Paramos are alpine mountain ecosystems that can be found at high altitudes in the Andean mountain range [1
]. The high annual rainfall, low temperature and unique paramo vegetation, in combination with the Histic Andosols, make them optimal environments for storing and regulating surface and groundwater [2
]. Millions of people are relying on the naturally filtered drinking water coming from these ecosystems, not least the inhabitants of the almost eight-million-people capital city of Colombia, Bogotá, where about 70% of all tap water comes from the nearby located paramo of Chingaza National Park (CNP) (Figure 1
]. Paramo soils in this park have a high hydraulic conductivity, which contributes to a steady streamflow; runoff; and sustained baseflow, which in turn regulates downstream rivers and lakes [2
]. The constant flow of water is used for irrigation, hydropower, drinking water facilities, industries and agriculture, among others. Low temperatures, in combination with the wet soil, limit the organic matter decomposition rate, which in turn benefits the sequestration of carbon [2
Paramos are complex ecosystems under pressure from climate change, land use, and mining. Specifically, regarding greenhouse-gas-emission climate change, the expected intensified warming and changing precipitation intensity and patterns at higher altitudes threaten the thriving of paramos. Current climate change scenarios simulate a likely increase in the long-term average temperature and possible alteration of the precipitation patterns across the paramo regions [5
]. The currently wet and carbon-rich soils could dry up and speed up the decomposition rate, which would convert the paramo soils into sources of CO2
, instead of sinks [5
]. On a large scale, increasing temperatures induce higher evapotranspiration rates from peatbogs (tropical high alpine water bodies) and surface water bodies, lowering water levels and decreasing water storage essential during the dry season [8
]. Prolonged drought periods could be amplified by changing El Niño Southern Oscillation (ENSO) patterns; however, these dynamics are still relatively poorly understood [9
]. Furthermore, the atmospheric stability could shift as a consequence of global warming, diminishing cloud cover at low elevations, reducing occult precipitation, and strengthening evapotranspiration.
In the absence of data for radiation, soil and air moisture and energy fluxes, precipitation and mean and extreme temperatures have been identified as key variables to assess the effects of climate change in these ecosystems [10
]. Temperature and precipitation parameters are well-used indicators when identifying long-term changes in climate, ideally requiring time-series of at least 30 years [10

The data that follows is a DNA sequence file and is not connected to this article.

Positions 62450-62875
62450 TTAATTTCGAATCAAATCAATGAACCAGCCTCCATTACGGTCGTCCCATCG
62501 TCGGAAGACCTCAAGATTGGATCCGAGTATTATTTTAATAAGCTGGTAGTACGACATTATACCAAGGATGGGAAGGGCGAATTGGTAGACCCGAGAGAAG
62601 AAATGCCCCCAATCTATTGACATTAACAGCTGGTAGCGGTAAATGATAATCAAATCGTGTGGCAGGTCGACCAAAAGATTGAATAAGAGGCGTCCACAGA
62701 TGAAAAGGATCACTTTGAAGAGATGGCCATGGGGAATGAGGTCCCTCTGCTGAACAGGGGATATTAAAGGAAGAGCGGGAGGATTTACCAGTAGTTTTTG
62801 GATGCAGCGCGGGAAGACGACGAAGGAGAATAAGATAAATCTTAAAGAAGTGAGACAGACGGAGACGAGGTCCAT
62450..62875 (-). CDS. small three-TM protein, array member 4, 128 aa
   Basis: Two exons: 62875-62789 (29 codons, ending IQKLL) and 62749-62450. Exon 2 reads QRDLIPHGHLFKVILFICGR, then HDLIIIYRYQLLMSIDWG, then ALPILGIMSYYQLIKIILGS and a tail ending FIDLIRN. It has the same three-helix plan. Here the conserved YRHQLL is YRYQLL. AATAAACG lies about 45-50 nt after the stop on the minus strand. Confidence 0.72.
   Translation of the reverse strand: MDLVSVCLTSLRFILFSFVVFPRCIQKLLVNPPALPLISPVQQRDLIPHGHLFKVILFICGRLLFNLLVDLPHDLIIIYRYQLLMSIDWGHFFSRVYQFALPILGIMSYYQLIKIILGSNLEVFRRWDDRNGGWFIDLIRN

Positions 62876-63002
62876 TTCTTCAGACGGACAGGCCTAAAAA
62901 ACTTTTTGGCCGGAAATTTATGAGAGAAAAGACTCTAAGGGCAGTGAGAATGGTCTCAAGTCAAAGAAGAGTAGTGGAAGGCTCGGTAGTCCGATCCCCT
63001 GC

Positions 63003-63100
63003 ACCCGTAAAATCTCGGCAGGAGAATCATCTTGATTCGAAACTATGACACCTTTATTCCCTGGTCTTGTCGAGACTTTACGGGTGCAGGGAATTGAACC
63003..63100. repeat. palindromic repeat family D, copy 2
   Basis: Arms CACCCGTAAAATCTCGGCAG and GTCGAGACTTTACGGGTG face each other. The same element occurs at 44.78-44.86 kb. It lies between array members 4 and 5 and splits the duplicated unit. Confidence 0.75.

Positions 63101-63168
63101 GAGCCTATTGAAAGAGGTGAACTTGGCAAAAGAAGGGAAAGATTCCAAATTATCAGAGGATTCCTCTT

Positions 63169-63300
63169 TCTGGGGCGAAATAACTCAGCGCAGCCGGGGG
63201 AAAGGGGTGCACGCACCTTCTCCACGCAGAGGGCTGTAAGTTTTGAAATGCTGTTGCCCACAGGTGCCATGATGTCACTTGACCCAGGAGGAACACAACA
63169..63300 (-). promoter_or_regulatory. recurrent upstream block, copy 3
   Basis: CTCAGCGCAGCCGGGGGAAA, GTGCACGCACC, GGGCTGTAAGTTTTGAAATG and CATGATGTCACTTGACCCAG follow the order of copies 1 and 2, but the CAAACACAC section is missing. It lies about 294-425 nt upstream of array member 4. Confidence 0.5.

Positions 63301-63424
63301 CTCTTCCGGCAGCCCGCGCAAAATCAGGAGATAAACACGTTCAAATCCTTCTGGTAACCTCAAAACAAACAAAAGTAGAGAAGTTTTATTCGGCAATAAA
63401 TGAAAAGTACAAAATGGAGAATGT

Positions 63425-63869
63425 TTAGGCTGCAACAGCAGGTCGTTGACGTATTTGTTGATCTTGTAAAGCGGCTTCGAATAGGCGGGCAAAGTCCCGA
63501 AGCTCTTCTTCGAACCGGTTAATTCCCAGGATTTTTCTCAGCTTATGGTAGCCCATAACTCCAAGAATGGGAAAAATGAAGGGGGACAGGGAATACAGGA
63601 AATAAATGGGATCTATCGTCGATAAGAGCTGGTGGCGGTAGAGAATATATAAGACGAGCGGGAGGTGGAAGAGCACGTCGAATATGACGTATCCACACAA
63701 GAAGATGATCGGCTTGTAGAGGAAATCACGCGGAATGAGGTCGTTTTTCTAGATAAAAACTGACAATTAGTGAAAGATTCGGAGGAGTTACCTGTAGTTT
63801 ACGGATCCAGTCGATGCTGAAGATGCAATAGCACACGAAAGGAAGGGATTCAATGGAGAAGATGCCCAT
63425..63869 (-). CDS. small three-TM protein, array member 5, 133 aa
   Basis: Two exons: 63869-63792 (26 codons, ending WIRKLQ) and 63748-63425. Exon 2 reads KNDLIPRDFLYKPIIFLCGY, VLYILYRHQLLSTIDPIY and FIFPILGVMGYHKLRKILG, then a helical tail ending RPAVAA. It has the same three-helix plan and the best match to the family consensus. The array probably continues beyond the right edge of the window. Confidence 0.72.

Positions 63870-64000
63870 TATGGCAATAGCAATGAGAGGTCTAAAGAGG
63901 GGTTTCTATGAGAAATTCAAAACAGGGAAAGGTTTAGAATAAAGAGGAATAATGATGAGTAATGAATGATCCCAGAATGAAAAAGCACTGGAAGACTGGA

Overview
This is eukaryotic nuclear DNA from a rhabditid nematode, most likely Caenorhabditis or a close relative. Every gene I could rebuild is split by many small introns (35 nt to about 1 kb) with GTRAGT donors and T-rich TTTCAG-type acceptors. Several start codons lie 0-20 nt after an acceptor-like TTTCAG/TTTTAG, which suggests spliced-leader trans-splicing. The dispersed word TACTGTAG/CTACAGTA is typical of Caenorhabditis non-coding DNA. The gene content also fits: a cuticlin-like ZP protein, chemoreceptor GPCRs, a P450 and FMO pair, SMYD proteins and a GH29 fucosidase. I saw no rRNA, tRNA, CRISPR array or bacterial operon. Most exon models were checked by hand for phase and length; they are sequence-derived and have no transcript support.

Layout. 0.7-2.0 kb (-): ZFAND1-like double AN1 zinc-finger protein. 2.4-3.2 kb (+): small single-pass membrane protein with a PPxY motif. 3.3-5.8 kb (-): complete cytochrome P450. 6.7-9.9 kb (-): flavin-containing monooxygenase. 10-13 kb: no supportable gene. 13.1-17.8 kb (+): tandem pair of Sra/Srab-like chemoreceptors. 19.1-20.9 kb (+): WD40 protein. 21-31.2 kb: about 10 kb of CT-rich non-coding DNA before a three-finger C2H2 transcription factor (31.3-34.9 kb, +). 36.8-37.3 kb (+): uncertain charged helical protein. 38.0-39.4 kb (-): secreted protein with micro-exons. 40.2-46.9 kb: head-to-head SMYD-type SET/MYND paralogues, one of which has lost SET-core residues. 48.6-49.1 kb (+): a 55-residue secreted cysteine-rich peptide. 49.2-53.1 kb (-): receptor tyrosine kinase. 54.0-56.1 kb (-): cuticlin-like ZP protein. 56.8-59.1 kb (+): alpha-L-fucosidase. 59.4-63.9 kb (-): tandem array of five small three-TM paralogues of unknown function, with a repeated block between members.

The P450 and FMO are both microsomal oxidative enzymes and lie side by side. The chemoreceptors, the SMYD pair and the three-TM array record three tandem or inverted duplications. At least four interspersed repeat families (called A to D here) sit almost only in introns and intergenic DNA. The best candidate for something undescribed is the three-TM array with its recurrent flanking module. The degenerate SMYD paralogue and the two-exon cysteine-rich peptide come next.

]. Paramo ecosystems are bound to a specific range of temperature; precipitation; and other forcing variables. When these boundaries shift as a result of climate change, the ecosystem can adapt, move to higher altitudes or disappear [6
], as will happen to many ecosystems worldwide.
If the paramo ecosystem boundaries in CNP are forced to higher altitudes as a result of more extreme precipitation and temperature, then it should be important to establish the range for the new extent of paramos for the sake of water security for Bogotá. Improving knowledge about these environments and related interactions and processes would be an essential step to prevent further deterioration of valuable paramo ecosystems and guarantee water security for megacities such as Bogotá.
This study therefore aims to combine outputs of regional downscaled climate model data with interpolated historical data and actual climatic observations, in order to assess the historical and future hydroclimatic conditions and determine the future extent of paramo ecosystems in CNP. We want to address the following research question: to what extent will change in precipitation and temperature likely affect the suitability of paramo environments? For this purpose, we first calculated mean precipitation and temperature (minimum, mean and maximum) and their ranges at monthly and annual scales in the area of CNP for the historical period (1960–1990) based on available observations. We then validated these observations with a gridded climatic dataset (also used for future climatic predictions) to assess the future values of temperature and precipitation at the location where paramos currently thrive. We finally calculated future extents of the paramo ecosystem in CNP, based on data on maximum and minimum temperatures and precipitation where paramos currently thrive.
1.1. Site Description
CNP (Figure 1
) was declared a National Park in 1977 [14
]; it is located northeast of Colombia’s capital Bogotá, with altitudes ranging between 3000 and 3900 m a.s.l., and a total area of around 770 km² of which approximately 650 km² is paramo (ca. 63% of the total park area). Deep valleys, rough peaks and a varying topography are the result of orogenesis, glacial and volcanic activities, which have been shaping a landscape characterized by abundant lagoons, lakes and rivers. In CNP, there are two main seasons: wet (April to November) and dry (December to March). During the wet season, all water bodies are recharged, allowing both paramo vegetation and soil to store large amounts of water. This water is essential for the ecosystem during the dry season. The mean annual precipitation is around 2000–3000 mm and mean annual temperature is around 11 °C [15